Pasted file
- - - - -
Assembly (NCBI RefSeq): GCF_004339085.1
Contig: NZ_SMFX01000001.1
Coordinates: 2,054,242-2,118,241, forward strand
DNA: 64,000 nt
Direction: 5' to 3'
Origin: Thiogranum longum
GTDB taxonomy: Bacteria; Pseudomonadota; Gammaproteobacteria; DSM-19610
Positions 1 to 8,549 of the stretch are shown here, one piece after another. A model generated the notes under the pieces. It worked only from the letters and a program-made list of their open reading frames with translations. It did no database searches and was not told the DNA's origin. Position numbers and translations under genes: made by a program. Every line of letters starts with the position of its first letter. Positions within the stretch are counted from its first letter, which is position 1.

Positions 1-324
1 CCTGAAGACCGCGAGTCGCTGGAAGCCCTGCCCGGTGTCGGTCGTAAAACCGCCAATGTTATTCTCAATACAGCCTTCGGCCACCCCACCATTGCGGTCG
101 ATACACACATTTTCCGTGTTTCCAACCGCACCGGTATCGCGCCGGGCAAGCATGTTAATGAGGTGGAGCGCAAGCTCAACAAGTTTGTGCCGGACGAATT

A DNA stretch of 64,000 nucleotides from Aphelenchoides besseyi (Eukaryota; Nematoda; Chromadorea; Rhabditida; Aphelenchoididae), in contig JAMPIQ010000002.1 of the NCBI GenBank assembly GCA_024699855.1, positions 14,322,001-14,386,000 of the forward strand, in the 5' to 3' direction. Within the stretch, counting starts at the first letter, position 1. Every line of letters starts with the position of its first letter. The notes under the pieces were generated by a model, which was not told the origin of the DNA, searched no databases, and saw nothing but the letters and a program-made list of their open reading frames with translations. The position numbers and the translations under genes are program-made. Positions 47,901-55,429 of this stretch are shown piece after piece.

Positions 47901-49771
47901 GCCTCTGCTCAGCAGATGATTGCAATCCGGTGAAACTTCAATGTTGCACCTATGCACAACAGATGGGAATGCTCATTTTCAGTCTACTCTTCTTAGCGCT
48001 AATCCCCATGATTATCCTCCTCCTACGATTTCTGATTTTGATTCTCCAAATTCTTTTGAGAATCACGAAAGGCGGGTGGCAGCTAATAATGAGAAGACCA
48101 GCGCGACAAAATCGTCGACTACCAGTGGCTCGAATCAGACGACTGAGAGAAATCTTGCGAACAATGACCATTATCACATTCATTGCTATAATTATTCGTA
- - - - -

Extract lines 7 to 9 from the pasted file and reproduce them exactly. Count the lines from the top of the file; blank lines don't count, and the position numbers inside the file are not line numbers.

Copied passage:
GTDB taxonomy: Bacteria; Pseudomonadota; Gammaproteobacteria; DSM-19610
Positions 1 to 8,549 of the stretch are shown here, one piece after another. A model generated the notes under the pieces. It worked only from the letters and a program-made list of their open reading frames with translations. It did no database searches and was not told the DNA's origin. Position numbers and translations under genes: made by a program. Every line of letters starts with the position of its first letter. Positions within the stretch are counted from its first letter, which is position 1.

Positions 1-324